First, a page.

Facebook is a company that has lost control—not of its business, which has suffered remarkably little from its series of unfortunate events since the 2016 election, but of its consequences. Its old slogan, “Move fast and break things,” was changed a few years ago to the less memorable “Move fast with stable infra.” Around the world, however, Facebook continues to break many things indeed.

In Myanmar, hatred whipped up on Facebook Messenger has driven ethnic cleansing of the Rohingya. In India, false child abduction rumors on Facebook’s WhatsApp service have incited mobs to lynch innocent victims. In the Philippines, Turkey, and other receding democracies, gangs of “patriotic trolls” use Facebook to spread disinformation and terrorize opponents. And in the United States, the platform’s advertising tools remain conduits for subterranean propaganda.


John Spencer 

Many of the challenges of urban warfare are not new; nor, unfortunately, are the options soldiers have to confront these challenges. The US Army has a long history of fighting in cities and its tactics, techniques, and procedures have been refined mostly from the hard lessons of World War II and the evolution of close-quarters combat that occurred following the failed 1972 rescue attempt during the Munich Olympics. Furthermore, urban warfare poses a set of challenge that is not going away. Gen. Mark Milley, Army chief of staff, and Gen. Stephen J. Townsend, commander of US Army Training and Doctrine Command, frequently emphasize the need to prepare the Army for combat in densely populated urban areas. At the most basic level, however, it is clear that there remain an obvious but neglected tactical problems in city fighting that the US Army needs to contend with.

Creating Strategic Depth in the Army's Senior Leadership

By Kier Elmonairy & Joshua R. Storm

In recognition of the period of rapid technological change through which we are living and the challenges this change creates for today’s Army, the Army is taking a number of steps to make sure that it has the people, ideas, and material to succeed. From the establishment of a new cyber branch to the standing up of Futures Command, the Army has demonstrated a commitment to addressing the problems and seizing the opportunities presented by an increasingly networked world.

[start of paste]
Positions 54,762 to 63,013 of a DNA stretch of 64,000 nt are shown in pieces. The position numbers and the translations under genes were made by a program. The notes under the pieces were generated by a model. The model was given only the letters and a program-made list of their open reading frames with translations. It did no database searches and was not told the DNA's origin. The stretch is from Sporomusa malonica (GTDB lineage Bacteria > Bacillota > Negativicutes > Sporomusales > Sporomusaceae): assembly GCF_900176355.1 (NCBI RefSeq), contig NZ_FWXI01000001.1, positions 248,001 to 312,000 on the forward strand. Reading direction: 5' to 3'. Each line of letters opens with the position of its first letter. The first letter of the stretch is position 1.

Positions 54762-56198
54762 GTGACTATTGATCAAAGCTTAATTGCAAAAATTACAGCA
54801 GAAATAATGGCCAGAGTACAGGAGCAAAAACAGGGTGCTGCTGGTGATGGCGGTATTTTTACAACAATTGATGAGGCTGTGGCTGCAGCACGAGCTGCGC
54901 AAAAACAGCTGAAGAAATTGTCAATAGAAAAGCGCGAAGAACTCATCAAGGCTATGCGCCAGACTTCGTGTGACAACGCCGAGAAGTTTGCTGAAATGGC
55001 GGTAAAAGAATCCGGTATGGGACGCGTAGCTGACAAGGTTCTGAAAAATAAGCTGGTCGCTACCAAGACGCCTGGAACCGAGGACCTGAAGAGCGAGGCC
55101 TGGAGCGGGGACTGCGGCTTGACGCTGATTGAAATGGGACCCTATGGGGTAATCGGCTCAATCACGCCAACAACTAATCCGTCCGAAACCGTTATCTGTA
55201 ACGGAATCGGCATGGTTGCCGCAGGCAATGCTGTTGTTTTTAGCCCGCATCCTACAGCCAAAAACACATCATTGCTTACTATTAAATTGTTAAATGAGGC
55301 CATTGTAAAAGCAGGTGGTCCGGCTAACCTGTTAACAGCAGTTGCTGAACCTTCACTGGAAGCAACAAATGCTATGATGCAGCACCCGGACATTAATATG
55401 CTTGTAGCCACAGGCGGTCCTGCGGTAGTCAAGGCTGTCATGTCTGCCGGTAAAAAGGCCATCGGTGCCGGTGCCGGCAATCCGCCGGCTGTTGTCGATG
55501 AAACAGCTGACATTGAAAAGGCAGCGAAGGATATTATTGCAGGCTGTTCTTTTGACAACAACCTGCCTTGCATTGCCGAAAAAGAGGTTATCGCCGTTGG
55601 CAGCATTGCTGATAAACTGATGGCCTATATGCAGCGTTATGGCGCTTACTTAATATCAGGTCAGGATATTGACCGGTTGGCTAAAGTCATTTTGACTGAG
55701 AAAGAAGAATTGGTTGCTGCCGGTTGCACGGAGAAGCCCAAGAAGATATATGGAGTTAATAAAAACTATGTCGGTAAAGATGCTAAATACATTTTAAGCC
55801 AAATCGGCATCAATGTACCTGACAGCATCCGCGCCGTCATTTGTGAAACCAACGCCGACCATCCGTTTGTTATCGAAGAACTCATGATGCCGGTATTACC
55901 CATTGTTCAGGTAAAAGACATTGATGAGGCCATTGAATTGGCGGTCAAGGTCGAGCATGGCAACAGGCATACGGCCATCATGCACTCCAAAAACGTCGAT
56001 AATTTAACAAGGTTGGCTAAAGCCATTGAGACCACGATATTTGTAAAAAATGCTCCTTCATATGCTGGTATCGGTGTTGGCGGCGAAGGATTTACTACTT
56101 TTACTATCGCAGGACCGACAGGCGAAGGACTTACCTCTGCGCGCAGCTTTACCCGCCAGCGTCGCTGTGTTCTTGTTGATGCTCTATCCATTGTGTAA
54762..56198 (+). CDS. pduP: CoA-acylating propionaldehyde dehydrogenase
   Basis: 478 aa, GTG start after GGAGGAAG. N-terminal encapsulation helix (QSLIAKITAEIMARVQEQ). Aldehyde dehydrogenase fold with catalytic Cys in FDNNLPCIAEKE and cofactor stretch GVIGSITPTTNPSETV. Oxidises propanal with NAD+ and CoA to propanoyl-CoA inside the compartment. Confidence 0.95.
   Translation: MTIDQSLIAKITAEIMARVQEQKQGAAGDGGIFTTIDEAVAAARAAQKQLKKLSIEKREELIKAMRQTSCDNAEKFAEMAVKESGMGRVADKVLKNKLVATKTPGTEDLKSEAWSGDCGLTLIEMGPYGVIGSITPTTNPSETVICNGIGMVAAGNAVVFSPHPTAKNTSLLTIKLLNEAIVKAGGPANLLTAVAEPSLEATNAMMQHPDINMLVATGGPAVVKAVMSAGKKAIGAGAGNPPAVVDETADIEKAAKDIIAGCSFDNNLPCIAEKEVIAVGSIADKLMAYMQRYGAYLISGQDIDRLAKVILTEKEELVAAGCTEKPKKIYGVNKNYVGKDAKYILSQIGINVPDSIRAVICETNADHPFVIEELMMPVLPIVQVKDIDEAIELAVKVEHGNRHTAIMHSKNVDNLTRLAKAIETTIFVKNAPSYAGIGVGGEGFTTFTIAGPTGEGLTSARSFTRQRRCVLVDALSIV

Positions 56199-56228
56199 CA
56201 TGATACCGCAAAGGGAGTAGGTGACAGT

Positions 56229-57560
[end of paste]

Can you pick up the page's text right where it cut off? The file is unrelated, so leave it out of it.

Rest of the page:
However, if we can characterize the time in which we live as one of rapid technological change, it is also one of strategic uncertainty unlike anything seen since the onset of the Cold War. Revisionist powers like China and Russia are rewriting the boundaries of their neighbors by force while regimes in Tehran and Pyongyang destabilize their respective regions. In the face of such an array of strategic challenges, is the Army preparing itself to provide the people and ideas needed to succeed in this complex new century?

NATO Is in the Middle of an Expensive and Dangerous Military Exercise. Here’s Why Those War Games Are Worth It


I was in Naples, Italy, recently and spent time with the Commander of NATO’s Joint Force Command, Admiral Jamie Foggo. A tall, forceful nuclear submarine commander, he is currently deployed to Norway, leading the largest military exercises in the Alliance’s post-Cold War history. Over 50,000 troops, hundreds of aircraft and dozens of warships under his command are spread out around northern Europe as part of Exercise Trident Juncture.

In addition to the 29 NATO countries, both Sweden and Finland will have significant roles. And, another non-NATO nation has a role too: while the adversary in the exercise is “fictional,” it is clearly modeled on Russia.

Pentagon INF Report Hits Hill; Putin Threatens NATO Members


The delivery of the report was mandated by Congress in the 2018 defense authorization bill, but the final product had been delayed for months as the Pentagon carried out its study of various weapons systems that might be capable of being modified to fit the bill. A congressional staffer confirmed that the report has finally arrived on the Hill.

The briefing is classified but the likeliest indication of what’s in it is an unreleased report by the Joint Staff and Strategic Command that identified four roads for developing a missile capability that falls within the 500 km to 5,500 km range currently banned under the treaty. The report was obtained exclusively by Breaking Defense.

US Military’s Self-Flying Helicopter Program Passes Critical Test


After nearly four years of research and development, the U.S.military is closer to helicopters that can fly themselves through unpredictable terrain and execute difficult missions with virtually no human input. It’s part of the Pentagon’s Aircrew Labor In-Cockpit Automation System, or ALIAS, program. Helicopter maker Sikorsky passed a key test earlier this month during an experiment at Fort Eustis, Virginia, involving an S-76B helicopter. The test demonstrated that Sikorsky’s software, called MATRIX, could take off, fly in difficult winds and at low altitude, avoid wires and other obstacles, and even make determinations about whether or not it is safe to land in one place or another. The goal, now, is to integrate the technology onto a Black Hawk helicopter next year.